2011 was challenging for the agricultural sector. While the central region was struggling to cope with several major floods, the Mekong River Delta, the country’s largest rice producer, was also battling a violent deluge that breached the dyke embankments and submerged thousands of hectares of the third rice crop, resulting in growing concern about agricultural production among both businesses and farmers.
Beyond expectations, Vietnam achieved a bumper rice harvest, with the annual output reaching 41.8 million tonnes, 1.8 million tonnes more than the previous year. It not only maintained its ational food security but also exported a record 7 million tonnes of rice.
In addition to agricultural production, the national economy showed some green shoots of recovery, especially after the 11 th National Party Congress in June, despite all the doom and gloom in the global economy. The Party congress adopted a resolution that demonstrates Vietnam’s determination to pool all resources to cushion the impact of the global economic slowdown and advance towards its target of becoming an industrialised nation by 2020.
The government re-examined its list of projects and decided to put those that are non essential on hold and allocate sufficient funds for key national projects. On February 14, Prime Minister Nguyen Tan Dung signed a resolution clarifying the major tasks required to keep inflation under control, stabilize the macroeconomy and ensure social security, putting curbing inflation in the forefront.
A number of solutions were introduced, including applying tight monetary and credit policies, trimming public investments and reducing budget overspending along with conserving resources, cleaning up corruption and preventing waste. These solutions have paid off initially, resulting in a drop of the monthly consumer price index to below 0.5 percent in the final months of 2011.
Despite those solutions in place, the total capital poured into public investment projects in 2011 still rose by 15 percent, enabling more than 1,000 State-funded projects to get off the ground.
People of all social strata shared difficulties that the Party, National Assembly and Government were trying to surmount and quickly adapted to the times, tightening their belts to help the national economy ride out the global economic slowdown.
Many pressing social issues related to traffic congestion and accidents, health care, education, the environment, food safety and hygiene, and funds misappropriation were raised during the question and answer sessions of the National Assembly and the People’s Councils of Hanoi and Ho Chi Minh City – the country’s biggest and most populous cities.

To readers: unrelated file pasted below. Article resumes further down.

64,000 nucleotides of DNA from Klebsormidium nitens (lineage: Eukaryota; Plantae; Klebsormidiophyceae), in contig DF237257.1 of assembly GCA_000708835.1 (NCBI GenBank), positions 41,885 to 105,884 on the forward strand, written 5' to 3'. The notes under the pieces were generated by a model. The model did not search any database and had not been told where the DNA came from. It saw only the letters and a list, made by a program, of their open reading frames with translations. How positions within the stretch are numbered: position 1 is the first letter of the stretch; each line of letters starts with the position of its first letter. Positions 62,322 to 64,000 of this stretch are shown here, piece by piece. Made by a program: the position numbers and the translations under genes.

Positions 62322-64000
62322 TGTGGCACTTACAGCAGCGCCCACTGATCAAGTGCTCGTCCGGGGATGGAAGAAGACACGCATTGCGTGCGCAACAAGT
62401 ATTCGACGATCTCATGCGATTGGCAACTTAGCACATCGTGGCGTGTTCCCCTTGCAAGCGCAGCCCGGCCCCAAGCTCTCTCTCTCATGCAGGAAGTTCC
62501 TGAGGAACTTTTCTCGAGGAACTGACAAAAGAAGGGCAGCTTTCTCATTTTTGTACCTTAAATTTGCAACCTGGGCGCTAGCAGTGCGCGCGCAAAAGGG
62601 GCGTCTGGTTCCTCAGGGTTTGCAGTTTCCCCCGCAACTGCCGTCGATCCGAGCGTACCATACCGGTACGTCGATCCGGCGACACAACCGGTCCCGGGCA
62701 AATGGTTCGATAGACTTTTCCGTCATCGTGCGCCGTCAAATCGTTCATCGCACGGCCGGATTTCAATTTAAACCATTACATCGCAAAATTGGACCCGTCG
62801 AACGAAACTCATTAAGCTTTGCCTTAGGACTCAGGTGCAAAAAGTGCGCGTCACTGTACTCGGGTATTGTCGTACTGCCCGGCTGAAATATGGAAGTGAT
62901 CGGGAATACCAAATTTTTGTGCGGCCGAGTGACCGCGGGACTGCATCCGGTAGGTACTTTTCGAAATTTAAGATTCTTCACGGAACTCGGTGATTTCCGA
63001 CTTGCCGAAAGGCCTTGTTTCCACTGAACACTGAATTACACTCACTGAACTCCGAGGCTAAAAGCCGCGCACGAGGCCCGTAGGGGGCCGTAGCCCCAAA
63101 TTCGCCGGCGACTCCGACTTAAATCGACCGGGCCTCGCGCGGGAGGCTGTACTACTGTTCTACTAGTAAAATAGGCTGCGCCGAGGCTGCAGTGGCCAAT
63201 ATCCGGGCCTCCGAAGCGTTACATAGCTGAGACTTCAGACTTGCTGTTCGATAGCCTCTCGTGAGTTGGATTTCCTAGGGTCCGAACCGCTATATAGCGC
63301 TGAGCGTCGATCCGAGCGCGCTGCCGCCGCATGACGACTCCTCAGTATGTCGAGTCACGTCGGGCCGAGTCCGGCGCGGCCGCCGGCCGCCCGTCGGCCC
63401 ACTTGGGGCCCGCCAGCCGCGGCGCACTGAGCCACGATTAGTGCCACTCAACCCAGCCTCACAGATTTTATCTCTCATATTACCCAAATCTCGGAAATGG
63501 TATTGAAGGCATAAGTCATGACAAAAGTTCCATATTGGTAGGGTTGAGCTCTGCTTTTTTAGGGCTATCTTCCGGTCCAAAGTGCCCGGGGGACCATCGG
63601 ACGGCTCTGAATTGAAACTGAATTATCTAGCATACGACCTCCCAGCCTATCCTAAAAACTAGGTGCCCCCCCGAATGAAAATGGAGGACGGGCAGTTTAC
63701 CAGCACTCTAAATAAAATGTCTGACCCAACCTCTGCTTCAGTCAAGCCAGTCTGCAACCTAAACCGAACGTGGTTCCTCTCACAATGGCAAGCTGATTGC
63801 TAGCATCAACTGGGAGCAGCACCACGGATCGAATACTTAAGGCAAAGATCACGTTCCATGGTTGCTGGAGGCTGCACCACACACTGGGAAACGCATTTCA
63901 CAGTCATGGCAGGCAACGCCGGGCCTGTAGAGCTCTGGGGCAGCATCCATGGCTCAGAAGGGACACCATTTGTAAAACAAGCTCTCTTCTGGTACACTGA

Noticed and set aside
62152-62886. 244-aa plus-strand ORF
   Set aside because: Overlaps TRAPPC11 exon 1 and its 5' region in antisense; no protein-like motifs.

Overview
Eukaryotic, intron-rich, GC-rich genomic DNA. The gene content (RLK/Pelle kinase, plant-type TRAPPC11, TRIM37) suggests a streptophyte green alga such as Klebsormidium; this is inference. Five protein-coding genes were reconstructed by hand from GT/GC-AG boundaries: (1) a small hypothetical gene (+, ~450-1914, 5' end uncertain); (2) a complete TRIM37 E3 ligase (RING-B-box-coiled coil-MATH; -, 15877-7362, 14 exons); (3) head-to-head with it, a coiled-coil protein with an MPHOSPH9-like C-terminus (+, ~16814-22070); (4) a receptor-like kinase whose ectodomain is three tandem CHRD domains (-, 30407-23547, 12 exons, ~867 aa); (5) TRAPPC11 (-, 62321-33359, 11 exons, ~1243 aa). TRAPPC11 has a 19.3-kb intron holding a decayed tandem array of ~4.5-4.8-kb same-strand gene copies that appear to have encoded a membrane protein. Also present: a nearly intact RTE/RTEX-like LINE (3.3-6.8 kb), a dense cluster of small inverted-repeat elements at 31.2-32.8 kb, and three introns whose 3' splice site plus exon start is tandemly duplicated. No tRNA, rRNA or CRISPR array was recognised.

Voters have high hopes for the members of the newly elected Cabinet who showed their strong commitment at the Q&A session to deal with issues under their management. Initial steps were taken in the banking and economic sectors and security forces recently cracked down on crime to ensure a happy and joyful lunar New Year festival for all.
Politically, disputes over sovereignty in the East Sea were regularly handled following a China visit by Vietnamese Party General Secretary Nguyen Phu Trong in October and a reciprocal Vietnam visit by Chinese Vice President Xi Jinping in December. Vietnam and China, that share a long borderline and the same river, are aware that they will both benefit from respecting and cooperating with each other.
According to the Vietnam Customs, as of the end of October 2011 Vietnam imported US$19.5 billion worth of goods from China, nearly a quarter of its total imports. This 10-month revenue is not insignificant to China which is considered as one of the largest production bases in the world.
It is worth mentioning that when inflation rocketed to double digits early this year, an economist was pessimistic, declaring that the national economy was the worst it has been since 1991. However, the government’s efforts to rein in inflation, stabilize the macro economy and ensure social welfare were rewarded, laying a firm foundation for the country to move forward in 2012.
2012 is forecast to be another difficult year for Vietnam due to the impact of the global economic slowdown and weaknesses in the national economy itself which cannot be surmounted overnight.
2012 is the second year of implementing Government Resolution No11 aimed at bringing inflation down to a single digit index, achieving a GDP growth of 6-6.5 percent and effectively addressing other pressing socio-economic issues.
To this end, Vietnam will accelerate economic restructuring focused on three key areas, namely public investment, the financial and banking system, and the State-owned enterprise sector, primarily economic groups and State Corporations.
The national economy has revealed some weaknesses after embarking on the Renewal process for the past 25 years, and economic restructuring is essential to make it more dynamic and efficient.
Economic reform is a long and difficult task that requires the all-out efforts of every sector. It is necessary and in line with the law of development. Russian President Dmitry Medvedev admitted in a recent television broadcast that the Russian economy needs to be reformed after a recent period of prosperity.
What will Vietnam look like in 2012? The answer lies in the will and aspirations of the Vietnamese people who alone will decide their destiny. Metaphorically speaking, a ship needs a competent captain and brave, united crewmen to successfully ride out a storm. Vietnam has both a competent leadership and the unified support of the people, so it looks certain to weather the storm, no matter how powerful it may be.